Atoll Lagoon Flushing Forced by Waves
Water level and current measurements from two virtually enclosed South Pacific atolls, Manihiki and Rakahanga, support a new lagoon flushing mechanism which is driven by waves and modulated by the ocean tide for virtually enclosed atolls. This is evident because the lagoon water level remains above the ocean at all tidal phases (i.e., ruling out tidal flushing) and because the average lagoon water level rises significantly during periods with large waves. Hence, we develop a model by which the lagoons are flushed by waves pumping of ocean water into the lagoon and gravity draining waler from the lagoon over the reef rim. Thai is, the waves on the exposed side push waler into the lagoon during most of the lidal cycle while water leaves the lagoon on the protected side for mosl of the tidal cycle. This wave-driven through flow flushing is shown to be more efficient than alternating tidal flushing with respect to water renewal. Improved water quality should therefore be sought through enhancement of the natural wave pumping rather than by blasting deep channels which would change the system to an alternating tide-driven one.
Keywords: Aloll lagoon (lushing; Hydrodynamics; Water quality; Wave pumping; Modelling; Wave set-up; Pearl fanning.
There are two natural sources of power for flushing atoll lagoons: tides and waves. Their relative importance depends on the topography of the atoll rim as well as on the local wave and tide climates. If the atoll has wide reef passes, which are deep compared with the wave height and the tidal range, the flushing will he generated mainly by the tide and the lagoon water level will oscillate within the range of the ocean tide as shown in Fig. Ih. If, on the other hand, the atoll has an almost unbroken rim of living coral growing to a few decimetres above mean sea level (MSL), the flushing will be driven by the waves as shown in Fig. la. That is, the side facing the largest waves will have large amounts of water pushed over the reef rim while water will drain to the ocean on the leeward side. The tide will modulate this process to a degree that depends on Atidc/ff, i.e., the ratio between the tidal amplitude and the wave height, Fig. la.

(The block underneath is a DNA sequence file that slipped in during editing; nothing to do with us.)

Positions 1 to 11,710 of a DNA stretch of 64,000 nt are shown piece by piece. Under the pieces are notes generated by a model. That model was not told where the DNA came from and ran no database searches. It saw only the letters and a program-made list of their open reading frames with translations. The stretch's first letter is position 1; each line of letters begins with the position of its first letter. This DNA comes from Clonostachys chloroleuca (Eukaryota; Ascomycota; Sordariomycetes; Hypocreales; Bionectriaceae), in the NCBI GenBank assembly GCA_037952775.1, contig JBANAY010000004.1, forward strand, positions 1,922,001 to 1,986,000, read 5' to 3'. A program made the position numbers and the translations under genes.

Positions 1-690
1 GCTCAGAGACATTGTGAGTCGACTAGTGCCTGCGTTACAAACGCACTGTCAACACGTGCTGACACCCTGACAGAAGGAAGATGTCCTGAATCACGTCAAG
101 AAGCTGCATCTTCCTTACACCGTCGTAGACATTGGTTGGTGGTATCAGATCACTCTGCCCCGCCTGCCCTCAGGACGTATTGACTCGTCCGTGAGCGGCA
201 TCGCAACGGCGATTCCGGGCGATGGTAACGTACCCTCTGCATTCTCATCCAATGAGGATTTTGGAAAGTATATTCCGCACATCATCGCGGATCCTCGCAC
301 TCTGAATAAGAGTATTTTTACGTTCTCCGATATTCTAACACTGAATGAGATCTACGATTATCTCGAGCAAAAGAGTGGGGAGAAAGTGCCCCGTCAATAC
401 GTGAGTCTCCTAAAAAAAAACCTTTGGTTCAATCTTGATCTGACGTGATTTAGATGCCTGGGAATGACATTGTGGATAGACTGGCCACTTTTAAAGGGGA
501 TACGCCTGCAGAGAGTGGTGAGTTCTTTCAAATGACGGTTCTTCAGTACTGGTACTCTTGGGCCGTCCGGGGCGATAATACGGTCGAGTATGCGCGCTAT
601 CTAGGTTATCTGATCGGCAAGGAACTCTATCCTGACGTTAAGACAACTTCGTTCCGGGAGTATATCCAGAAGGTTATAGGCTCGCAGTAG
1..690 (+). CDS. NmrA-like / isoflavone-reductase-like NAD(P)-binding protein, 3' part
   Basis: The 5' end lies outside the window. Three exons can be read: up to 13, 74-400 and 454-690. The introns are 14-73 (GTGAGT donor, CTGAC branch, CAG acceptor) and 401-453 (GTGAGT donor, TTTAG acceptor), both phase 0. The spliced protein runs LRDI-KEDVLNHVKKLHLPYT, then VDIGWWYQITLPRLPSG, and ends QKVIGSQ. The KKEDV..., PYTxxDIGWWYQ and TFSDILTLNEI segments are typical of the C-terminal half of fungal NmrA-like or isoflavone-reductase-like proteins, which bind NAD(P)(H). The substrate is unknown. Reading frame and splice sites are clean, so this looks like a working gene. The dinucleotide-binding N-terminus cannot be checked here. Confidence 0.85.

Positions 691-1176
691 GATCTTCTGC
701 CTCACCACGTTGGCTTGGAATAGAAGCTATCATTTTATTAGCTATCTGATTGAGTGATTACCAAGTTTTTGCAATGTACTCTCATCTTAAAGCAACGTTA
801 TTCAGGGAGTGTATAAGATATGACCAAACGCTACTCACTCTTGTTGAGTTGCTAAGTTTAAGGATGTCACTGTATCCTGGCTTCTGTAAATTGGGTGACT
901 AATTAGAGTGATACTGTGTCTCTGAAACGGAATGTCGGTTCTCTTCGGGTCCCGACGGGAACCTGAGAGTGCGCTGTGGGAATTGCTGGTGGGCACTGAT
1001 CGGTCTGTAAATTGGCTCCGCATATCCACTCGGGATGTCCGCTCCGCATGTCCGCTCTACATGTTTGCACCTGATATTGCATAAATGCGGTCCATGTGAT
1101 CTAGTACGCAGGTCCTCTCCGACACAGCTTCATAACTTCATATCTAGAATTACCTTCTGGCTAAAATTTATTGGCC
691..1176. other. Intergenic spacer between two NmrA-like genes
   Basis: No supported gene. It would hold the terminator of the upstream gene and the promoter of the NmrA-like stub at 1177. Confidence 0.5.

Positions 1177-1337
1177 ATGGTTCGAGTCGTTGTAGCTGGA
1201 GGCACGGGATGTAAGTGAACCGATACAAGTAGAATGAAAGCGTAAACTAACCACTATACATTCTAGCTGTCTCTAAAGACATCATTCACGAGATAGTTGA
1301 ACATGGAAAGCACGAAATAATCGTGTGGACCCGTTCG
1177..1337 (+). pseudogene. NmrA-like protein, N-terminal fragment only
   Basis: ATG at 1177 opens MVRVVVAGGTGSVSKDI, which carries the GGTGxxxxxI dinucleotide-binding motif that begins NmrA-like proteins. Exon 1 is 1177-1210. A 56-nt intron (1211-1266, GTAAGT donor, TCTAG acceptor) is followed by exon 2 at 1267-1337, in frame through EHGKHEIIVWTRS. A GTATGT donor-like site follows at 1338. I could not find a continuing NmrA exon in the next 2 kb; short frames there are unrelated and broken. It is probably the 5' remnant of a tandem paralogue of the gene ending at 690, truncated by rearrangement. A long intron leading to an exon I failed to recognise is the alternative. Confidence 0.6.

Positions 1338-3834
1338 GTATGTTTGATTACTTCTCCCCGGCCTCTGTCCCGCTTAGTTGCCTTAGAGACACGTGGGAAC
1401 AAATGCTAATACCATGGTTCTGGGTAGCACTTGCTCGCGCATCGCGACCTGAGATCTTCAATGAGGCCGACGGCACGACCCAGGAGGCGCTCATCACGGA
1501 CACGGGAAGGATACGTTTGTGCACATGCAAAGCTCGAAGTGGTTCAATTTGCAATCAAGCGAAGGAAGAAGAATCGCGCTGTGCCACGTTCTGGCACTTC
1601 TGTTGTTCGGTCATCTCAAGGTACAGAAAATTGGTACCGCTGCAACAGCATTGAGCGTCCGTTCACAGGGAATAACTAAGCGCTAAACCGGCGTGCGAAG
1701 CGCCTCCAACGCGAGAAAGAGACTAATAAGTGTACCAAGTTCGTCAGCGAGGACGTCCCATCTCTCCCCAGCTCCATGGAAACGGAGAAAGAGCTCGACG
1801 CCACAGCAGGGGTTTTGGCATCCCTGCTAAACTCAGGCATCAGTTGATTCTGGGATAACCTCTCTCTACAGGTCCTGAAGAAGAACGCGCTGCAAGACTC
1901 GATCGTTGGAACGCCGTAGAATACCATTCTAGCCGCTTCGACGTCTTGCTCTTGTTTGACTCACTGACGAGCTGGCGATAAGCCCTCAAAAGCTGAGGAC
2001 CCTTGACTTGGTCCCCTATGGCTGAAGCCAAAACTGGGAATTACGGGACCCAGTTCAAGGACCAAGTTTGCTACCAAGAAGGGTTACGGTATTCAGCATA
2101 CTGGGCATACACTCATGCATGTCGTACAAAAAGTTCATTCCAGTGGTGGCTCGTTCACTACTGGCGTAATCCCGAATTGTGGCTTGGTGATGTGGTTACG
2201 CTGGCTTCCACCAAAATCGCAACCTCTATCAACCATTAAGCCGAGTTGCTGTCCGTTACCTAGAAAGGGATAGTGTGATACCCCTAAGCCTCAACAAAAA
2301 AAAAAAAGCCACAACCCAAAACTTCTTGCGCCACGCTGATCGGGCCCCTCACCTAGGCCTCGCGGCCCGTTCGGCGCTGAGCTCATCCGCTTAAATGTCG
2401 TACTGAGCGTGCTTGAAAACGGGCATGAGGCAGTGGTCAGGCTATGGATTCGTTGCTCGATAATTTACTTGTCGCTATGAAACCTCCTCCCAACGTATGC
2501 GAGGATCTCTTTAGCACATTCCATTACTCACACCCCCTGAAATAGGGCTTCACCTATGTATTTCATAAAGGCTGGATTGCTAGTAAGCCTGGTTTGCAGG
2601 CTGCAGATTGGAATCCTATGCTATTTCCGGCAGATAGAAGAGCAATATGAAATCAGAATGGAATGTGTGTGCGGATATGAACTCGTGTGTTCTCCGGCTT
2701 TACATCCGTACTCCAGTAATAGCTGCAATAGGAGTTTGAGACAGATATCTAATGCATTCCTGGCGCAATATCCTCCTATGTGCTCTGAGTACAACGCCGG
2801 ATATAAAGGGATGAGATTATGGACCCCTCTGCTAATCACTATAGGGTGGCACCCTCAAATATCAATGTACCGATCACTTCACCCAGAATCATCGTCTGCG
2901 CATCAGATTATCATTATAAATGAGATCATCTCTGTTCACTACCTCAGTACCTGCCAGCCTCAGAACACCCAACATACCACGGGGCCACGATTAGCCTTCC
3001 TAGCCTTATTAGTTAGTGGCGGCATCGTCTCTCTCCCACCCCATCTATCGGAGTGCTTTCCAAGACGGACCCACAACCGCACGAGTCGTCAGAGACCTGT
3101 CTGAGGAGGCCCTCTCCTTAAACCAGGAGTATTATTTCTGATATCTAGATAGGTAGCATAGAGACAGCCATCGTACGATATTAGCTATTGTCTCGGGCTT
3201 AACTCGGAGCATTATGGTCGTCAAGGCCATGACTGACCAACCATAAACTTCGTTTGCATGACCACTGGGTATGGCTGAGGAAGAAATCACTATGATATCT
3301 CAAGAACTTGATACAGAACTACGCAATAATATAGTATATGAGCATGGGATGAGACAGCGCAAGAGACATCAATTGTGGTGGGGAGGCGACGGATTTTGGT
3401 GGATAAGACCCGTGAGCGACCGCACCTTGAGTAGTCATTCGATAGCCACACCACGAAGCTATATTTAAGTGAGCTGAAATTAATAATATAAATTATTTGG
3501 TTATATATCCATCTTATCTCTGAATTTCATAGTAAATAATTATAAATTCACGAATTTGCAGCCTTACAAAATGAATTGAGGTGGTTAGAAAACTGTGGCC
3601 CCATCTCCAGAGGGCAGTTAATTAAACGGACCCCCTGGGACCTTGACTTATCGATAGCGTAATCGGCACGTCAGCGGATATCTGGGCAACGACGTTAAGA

The Manihiki and Rakahanga atolls (Fig. 2) are located in the northern group of the Cook Islands. Both atolls consist of several wide reef flats which arc elevated above MSL (mean sea level). Consequently, the lagoons are virtually disconnected from the ocean (Solomon, 1997). This configuration is quite different from the other atolls, also located in the northern group, which have several deep reef passes that allow the ocean tide to drive the lagoon flushing. However, similar to Penrhyn, Cook Islands, the lagoon is used to grow black lipped oysters for their black pearls, which is the primary source of income for the Manihiki populace (McKcnzic, 2004). The water quality within the lagoon is therefore of great importance to the profitability of this industry. To increase the pearl yield from the lagoon, the number of oysters has been increased leading to several episodic large scale oyster deaths from disease directly linked to poor water quality (Sharma et al., 2001; McKenzie, 2004). This reduction in water quality has also increased the number of shells rejecting the seed (nucleus for pearl development) or dying after being seeded. One method to overcome these problems is improving water quality by increasing lagoon flushing. This should however be done in a way which is in harmony with the natural system. This paper aims to provide understanding of the natural system before proposing methods to enhance the flushing.